Weigh yourself EVERY DAY. Some people won't agree but it works. I always stay within a 5-lb range. Losing weight can be the Cha-ching factor, not gaining weight can be it, even gaining weight but not-as-much-as-I-should-have-'cause-I-ate-like-a-pig-this-weekend can be a cha-ching factor. 5 lbs gives you enough wiggle room to do something about gaining.

Save something for later in the day to eat that you look forward to. I can live on sugar and carbs so for me it's sherbet or a small muffin, or a small dish of pretzels at night. 

Know which foods are very unhealthy, full of fat, salt and other garbage, and limit your volume. Counting calories doesn't work for me but eating small portions does. Also, what got me off the roller-coaster was eating smaller meals more frequently. Rarely do I have more than 2 things for dinner. If it's chicken with veggies I don't have salad. If it's meatballs with spaghetti I eat nothing else with it. And I know what one portion of pasta looks like (when a restaurant dish is more like 5 servings). Weekday mornings I want my coffee more than anything - and maybe I don't eat until 10 or 11. When I commuted I was starving at 6:30 am and had to eat something before I left, and again when I got to work. And I needed the energy. To work from home, I don't. But I eat maybe 5, 6, 7 times a day.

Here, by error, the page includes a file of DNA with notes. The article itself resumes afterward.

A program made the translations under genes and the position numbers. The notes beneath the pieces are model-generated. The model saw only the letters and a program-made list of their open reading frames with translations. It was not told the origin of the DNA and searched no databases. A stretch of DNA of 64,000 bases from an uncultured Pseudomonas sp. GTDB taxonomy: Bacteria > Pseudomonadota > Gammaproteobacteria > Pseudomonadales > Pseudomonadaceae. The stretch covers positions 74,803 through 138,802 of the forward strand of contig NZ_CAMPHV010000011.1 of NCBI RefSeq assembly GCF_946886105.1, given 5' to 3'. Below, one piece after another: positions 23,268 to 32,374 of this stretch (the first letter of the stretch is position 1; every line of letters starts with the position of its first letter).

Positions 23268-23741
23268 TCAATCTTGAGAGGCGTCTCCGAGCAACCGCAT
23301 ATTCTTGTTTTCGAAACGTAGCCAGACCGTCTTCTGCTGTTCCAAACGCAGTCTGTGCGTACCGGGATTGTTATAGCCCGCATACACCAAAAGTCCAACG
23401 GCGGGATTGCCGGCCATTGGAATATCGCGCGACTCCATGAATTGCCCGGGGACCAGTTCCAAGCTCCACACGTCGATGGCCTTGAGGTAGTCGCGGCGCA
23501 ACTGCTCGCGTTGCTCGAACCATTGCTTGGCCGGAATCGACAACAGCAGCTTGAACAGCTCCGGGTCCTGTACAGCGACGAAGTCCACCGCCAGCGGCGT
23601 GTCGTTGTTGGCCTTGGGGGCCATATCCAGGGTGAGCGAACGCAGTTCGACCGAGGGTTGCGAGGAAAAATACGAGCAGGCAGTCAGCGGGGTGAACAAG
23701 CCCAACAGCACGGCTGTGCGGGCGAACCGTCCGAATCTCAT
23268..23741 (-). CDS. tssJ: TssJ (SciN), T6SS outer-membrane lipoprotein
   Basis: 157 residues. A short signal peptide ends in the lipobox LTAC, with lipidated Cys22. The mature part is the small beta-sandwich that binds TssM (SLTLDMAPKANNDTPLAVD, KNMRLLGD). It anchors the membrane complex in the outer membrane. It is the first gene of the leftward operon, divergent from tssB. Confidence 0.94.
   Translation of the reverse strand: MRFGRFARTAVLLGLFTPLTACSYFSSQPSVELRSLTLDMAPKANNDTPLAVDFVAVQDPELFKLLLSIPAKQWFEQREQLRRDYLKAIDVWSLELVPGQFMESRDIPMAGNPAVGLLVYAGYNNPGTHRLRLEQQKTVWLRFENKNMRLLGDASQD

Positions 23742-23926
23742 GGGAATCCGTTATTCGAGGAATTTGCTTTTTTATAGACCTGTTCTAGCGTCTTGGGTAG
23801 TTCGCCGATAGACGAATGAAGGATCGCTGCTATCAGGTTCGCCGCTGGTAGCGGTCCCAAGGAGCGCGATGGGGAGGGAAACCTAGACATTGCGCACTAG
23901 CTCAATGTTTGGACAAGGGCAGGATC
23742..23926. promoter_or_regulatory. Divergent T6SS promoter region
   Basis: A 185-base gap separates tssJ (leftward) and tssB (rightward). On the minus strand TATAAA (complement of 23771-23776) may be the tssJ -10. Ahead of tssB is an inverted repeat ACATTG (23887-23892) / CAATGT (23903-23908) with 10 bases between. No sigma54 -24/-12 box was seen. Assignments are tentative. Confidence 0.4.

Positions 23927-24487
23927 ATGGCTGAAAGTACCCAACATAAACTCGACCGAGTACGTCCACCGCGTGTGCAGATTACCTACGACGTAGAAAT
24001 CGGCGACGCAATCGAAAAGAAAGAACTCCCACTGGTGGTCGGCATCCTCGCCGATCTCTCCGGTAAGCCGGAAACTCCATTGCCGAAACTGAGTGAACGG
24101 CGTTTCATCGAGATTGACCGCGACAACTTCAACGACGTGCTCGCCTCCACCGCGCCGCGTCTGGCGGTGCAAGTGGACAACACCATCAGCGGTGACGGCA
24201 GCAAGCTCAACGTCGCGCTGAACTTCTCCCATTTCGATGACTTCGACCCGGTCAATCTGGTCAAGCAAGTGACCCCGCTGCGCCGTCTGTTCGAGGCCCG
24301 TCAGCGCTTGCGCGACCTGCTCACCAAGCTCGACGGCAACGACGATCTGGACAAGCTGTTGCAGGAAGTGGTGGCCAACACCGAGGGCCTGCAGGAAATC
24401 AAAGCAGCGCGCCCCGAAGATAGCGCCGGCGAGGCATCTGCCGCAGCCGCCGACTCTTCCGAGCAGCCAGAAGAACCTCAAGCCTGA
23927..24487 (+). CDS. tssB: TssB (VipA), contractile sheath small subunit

Exercise - but know that small things help your metabolism. I'm antsy. I walk up and down the stairs frequently, shift rooms to go from my work computer to my personal computer. Cook and do laundry while I'm working. I just can't sit still for too long.